Making the right decision relies on having the right data. When you’ve got lots of different data sources, it’s important to pull them all together so that the people making the decision have a single view of everything they need to choose the right route forward for the organization.
Here’s our guide to capturing decision-support information.
3 Sources of decision-support data
The three main places to look for data to help you make your decision are:
Use your management team to input into the decision-making process. They will be able to provide guidance around the organizational politics of the decision and any external or corporate factors that you should take into account.
The group of people using the deliverables of your project or the item that you are making the decision about will also have the insight to share. Think about what contribution they can bring, perhaps through original reports, data extracts, process maps, and so on. Don’t forget that while their opinion might not strictly be ‘data’ it can still be a useful input to the decision-making process.
After looking up the organizational hierarchy to senior management and down to the end-user population, look around you for input from your peers. The Project Management Office is a good source of data, both from enterprise project management systems and reporting. The strategy department or finance team may have additional insight from their software and reports – a strategy map or financial business plan, for example. Other managers in a similar role to you may also have tips and tricks to share.
Manage meetings for success
These three groups of individuals are likely to represent a wide and varied cross-section of your company. It’s also likely to be far too many people to have in one meeting. That’s OK: you don’t need everyone in the room at the same time. At this point, all you are doing is gathering the right information to make your decision.
The most common way of getting information out of people’s heads and into a format that can be used for decision support is through meetings. However, how you run a meeting can make or break it, and if you want to get the best output, it’s worth putting in some time to prepare for your meeting.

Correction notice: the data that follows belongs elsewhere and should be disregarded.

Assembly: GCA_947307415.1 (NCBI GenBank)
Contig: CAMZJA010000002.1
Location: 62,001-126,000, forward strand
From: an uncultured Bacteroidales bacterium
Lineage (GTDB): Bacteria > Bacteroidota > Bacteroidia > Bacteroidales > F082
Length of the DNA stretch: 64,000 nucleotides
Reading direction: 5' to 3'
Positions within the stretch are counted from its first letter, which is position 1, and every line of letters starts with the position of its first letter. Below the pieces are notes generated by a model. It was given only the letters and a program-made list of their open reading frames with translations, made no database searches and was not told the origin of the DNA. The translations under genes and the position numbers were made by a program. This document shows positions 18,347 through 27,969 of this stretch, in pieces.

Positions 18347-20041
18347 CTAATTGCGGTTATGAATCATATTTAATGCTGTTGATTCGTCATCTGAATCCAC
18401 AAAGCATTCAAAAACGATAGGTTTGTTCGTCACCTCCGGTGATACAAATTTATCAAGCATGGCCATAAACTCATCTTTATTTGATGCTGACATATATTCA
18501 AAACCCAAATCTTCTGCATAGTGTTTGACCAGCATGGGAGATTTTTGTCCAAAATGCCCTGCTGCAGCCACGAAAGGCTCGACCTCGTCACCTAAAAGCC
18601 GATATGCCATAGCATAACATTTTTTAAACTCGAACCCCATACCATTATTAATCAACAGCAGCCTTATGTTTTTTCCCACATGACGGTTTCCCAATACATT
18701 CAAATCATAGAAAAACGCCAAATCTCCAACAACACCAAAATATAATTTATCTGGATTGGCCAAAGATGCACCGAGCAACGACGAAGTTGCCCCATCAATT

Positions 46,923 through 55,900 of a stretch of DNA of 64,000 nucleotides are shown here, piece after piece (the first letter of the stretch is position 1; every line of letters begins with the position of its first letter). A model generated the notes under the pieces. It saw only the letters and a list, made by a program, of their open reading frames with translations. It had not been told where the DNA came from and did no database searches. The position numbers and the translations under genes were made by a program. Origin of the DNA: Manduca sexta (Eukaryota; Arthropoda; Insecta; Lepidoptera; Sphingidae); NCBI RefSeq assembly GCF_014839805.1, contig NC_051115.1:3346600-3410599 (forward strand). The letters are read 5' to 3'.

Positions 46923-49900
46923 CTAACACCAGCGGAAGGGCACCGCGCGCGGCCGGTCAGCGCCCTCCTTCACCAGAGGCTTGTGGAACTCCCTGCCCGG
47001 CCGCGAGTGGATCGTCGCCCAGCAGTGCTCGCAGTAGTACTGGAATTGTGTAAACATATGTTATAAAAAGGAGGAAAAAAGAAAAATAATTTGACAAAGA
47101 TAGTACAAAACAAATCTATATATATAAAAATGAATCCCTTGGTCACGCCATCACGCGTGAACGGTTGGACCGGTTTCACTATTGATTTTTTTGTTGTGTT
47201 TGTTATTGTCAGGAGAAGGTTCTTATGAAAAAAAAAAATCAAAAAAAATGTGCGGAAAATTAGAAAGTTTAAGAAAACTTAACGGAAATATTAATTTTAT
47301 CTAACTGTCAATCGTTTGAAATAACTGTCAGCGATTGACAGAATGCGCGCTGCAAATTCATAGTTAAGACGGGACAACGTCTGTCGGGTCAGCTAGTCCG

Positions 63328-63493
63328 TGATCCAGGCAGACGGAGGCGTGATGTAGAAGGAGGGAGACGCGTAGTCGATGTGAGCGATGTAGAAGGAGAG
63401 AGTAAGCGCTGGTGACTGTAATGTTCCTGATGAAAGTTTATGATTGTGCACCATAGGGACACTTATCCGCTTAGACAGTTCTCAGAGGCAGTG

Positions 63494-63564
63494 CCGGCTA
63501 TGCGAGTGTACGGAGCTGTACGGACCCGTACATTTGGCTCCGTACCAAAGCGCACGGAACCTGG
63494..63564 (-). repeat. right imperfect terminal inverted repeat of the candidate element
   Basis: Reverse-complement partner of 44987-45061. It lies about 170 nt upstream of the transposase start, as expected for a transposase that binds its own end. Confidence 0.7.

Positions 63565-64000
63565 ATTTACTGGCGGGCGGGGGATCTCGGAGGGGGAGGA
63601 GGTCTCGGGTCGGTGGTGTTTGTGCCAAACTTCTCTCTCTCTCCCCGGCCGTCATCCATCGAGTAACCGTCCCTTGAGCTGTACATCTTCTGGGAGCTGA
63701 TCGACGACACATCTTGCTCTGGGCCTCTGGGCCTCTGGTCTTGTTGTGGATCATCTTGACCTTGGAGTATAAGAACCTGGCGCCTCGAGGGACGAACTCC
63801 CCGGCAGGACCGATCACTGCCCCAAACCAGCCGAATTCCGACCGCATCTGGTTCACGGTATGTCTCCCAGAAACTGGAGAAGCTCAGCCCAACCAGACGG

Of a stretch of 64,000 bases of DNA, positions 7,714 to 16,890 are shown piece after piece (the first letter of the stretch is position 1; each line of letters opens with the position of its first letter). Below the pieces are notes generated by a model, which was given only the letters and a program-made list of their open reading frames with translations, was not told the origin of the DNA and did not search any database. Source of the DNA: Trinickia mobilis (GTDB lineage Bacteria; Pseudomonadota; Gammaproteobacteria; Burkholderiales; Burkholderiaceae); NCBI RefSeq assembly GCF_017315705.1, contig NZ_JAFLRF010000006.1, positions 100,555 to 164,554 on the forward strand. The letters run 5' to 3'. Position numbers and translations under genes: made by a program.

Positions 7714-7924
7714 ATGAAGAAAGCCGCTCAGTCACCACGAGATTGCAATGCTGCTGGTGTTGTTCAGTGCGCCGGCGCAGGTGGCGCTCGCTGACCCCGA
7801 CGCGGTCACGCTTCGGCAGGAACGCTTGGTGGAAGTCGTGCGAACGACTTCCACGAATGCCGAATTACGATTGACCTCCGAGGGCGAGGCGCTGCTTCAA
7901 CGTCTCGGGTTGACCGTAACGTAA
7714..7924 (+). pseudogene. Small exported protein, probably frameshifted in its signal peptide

Don’t invite everyone to the same session. It’s often the case that younger team members, or those without much experience, or those who don’t work in a head office role, can feel intimidated if older, more experienced or head office managers are in the same room. If they don’t feel comfortable, they won’t share their ideas. You will miss important information because the environment isn’t right for sharing.
If you think this might happen in your session, split your audience up. Hold several meetings, inviting groups of appropriate people to each. You can always share the output from each session with each group so they have the complete picture. The other reason to do this is that large meetings are boring. There will be plenty of people who will not be contributing at any one time and you’ll lose their engagement because they will switch off. Smaller groups prevent that from happening so readily.
The right way to record data
Having organized the sessions to source your data, you need to capture it effectively so that it can be used in its entirety for decision-making later on. Start as you mean to continue, by setting up effective data capture mechanisms at the start.
You might be receiving input from any number of means including:
- Workshop and meeting output (mind maps, process maps, flip charts, minutes);
- Emails (from people who are unable to attend a session in person);
- Conversations (informal discussions that happen outside a formal meeting structure).
You need a tool to capture the output, regardless of how you receive it.
A great way to do this is with online mind mapping software. Start your mind map with the data that you have and then every time you run a new meeting or get some new insight, simply add more to the chart. There’s no requirement to switch between multiple documents.
When your mind map is created you will have a single source of decision-support information and everything you need to make your decision in one visual format. Discuss this with the managers who will be making the decision, and you can move forward knowing you’ve not forgotten anything.
About the author
Elizabeth Harrin is the author and award-winning blogger behind A Girl’s Guide To Project Management. Get her suggestions for being more productive at work on her blog.